A man in Zama, Kanagawa Prefecture, arrested in connection with the deaths of nine people whose dismembered bodies were found in his apartment allegedly lured his victims, who reportedly posted messages on Twitter that they wanted to commit suicide, by telling them that he would help them kill themselves or they would die together. The 27-year-old suspect is quoted as telling the police that he killed the victims — believed to include teenage girls and to have come from various areas including Tokyo, Kanagawa, Saitama, Gunma and Fukushima, all of whom he had never met before — in the course of just over two months starting in late August.

The entire picture of the gruesome crimes may have to wait until further investigations and charges. Media reports indicate the suspect gained the victims’ trust by claiming, falsely, that he wanted to commit suicide as well and invited them inside the apartment to rob, molest and kill them. He is believed to have hunted his prospective victims by searching social media for suicidal postings and by setting account names for himself hinting of his own suicidal intent.

Social networking sites such as Twitter are said to be awash with messages suggesting suicidal intent, postings that solicit others who would be willing to commit suicide together, or exchanges of information about methods of suicide. These messages are posted anonymously through accounts set up using pseudonyms, but the users who exchange messages can also communicate directly with each other. Crimes that take advantage of the convenience of SNS communication are nothing new, and outright regulation of these exchanges would be difficult. But something should be done to crack down on the malicious intent that lurks in cybersphere.

According to the National Police Agency, more than 900 people under the age of 18 fell victim to crimes via social media, including sexual crimes such as child prostitution and pornography, in the first half of this year, with the number of such crimes rising since the government started taking relevant statistics in 2008. More than a third of the victims fell prey to the crimes through Twitter.

In the past, large numbers of “suicide sites” on the internet were a serious social problem. In a shocking incident in 2004, seven men and women who came to know each other through one of these websites committed group suicide by lighting a charcoal stove inside a vehicle in a parking lot in Saitama Prefecture. When a method of generating hydrogen sulfide gas was widely circulated on the sites, the number of suicides using the gas increased sharply in around 2008. In 2005, a man lured three boys who posted suicidal messages on such sites one by one and murdered them — reportedly for fun. The man was convicted of the murders and subsequently executed.

These incidents and crimes prompted the police and web operators to take action such as closing the problematic sites, which have apparently declined in numbers. A guideline was set up requiring internet providers to alert the police when urgent information concerning users’ suicidal wishes was spotted. However, people who were using those sites then reportedly turned to social media to post their messages.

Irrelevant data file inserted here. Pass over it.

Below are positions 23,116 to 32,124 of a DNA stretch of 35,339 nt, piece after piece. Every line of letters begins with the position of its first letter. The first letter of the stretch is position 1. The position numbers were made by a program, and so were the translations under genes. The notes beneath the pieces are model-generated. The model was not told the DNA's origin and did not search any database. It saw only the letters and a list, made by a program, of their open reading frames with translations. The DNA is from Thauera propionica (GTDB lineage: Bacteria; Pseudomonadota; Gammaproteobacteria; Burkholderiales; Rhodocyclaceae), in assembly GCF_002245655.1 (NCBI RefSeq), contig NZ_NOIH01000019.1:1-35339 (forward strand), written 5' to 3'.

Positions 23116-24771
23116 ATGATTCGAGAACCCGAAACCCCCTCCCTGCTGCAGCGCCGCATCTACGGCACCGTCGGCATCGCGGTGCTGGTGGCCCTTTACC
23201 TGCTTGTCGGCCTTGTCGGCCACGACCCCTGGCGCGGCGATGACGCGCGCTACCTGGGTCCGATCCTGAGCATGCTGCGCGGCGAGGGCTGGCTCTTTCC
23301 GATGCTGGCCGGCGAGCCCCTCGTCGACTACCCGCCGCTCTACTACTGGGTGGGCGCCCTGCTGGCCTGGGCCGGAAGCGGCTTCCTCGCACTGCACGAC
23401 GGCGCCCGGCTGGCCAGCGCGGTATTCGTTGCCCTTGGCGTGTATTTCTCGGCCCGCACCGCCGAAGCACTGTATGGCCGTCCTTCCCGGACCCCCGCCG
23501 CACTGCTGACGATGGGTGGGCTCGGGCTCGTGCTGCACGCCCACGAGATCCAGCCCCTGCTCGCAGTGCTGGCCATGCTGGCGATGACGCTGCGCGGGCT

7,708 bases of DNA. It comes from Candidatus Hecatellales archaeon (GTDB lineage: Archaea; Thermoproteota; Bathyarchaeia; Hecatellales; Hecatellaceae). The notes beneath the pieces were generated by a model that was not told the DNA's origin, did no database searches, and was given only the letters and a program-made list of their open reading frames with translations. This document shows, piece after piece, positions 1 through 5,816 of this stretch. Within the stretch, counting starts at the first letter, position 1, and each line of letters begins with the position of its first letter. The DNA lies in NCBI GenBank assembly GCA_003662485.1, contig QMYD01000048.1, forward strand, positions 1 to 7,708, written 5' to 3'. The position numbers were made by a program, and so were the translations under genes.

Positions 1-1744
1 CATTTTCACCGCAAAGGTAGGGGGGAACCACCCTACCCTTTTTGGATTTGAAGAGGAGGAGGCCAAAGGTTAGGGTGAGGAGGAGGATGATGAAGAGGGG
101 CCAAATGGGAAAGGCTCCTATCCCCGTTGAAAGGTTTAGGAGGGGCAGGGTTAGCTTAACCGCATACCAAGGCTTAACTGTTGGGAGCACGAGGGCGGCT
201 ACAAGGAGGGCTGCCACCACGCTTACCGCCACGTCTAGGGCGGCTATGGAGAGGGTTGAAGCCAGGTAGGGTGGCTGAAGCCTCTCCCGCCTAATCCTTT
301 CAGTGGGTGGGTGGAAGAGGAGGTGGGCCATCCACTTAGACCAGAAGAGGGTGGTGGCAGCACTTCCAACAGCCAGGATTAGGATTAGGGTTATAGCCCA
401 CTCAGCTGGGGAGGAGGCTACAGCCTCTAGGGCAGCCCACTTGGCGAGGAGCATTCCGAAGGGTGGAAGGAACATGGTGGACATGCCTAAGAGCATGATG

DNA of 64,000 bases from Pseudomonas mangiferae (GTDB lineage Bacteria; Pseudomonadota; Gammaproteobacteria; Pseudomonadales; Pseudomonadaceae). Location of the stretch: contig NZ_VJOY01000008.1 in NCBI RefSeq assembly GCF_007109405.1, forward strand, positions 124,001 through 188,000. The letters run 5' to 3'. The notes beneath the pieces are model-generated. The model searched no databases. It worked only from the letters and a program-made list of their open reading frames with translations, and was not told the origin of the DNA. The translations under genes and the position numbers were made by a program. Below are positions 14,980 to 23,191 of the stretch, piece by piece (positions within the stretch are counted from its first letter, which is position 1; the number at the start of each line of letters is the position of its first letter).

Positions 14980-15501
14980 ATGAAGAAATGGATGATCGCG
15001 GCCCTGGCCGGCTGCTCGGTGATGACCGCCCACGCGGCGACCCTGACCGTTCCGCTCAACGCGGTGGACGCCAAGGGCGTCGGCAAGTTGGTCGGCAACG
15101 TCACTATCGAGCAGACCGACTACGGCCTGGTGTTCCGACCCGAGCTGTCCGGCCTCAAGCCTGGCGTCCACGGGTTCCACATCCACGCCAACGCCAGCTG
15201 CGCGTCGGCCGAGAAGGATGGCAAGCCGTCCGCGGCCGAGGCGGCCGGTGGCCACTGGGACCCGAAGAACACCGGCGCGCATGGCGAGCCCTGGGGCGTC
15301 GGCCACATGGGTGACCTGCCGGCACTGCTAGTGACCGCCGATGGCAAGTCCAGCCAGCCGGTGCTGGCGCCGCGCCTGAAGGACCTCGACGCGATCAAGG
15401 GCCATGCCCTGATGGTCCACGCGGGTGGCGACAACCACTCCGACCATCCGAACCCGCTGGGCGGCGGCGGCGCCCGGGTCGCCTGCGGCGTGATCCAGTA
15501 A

It is said that many of the people who post suicidal messages on SNS do not necessarily wish to die. Instead they want somebody to listen to their problems — because they don’t have others around whom they can turn to. And when they get a reply from somebody responding to their plight, the risk arises that they could trust the other party and get duped.

A revised law against stalking regulates the repeated sending of messages on social media, but there are no legal regulations about suicidal messages. In response to the Zama murders, Twitter Japan said it will prohibit posts that seek to assist or encourage acts of suicide and request that such messages be deleted if found. The government says it will consider what actions can be taken online to deal with the problem. However, outright legal regulations on exchanges through social media — which involve private conversation between individuals — will be difficult.

In view of the large numbers of crimes targeting minors via social media, the education ministry is urging schools to enhance student education on the issue. Before summer vacation started, it distributed leaflets to junior high and high schools urging caution among students about encounters with others on the internet. How effective such steps can be in addressing the problem exposed in the Zama murders case remains to be seen. But efforts to fight the problem must continue— the situation cannot be left as it is.

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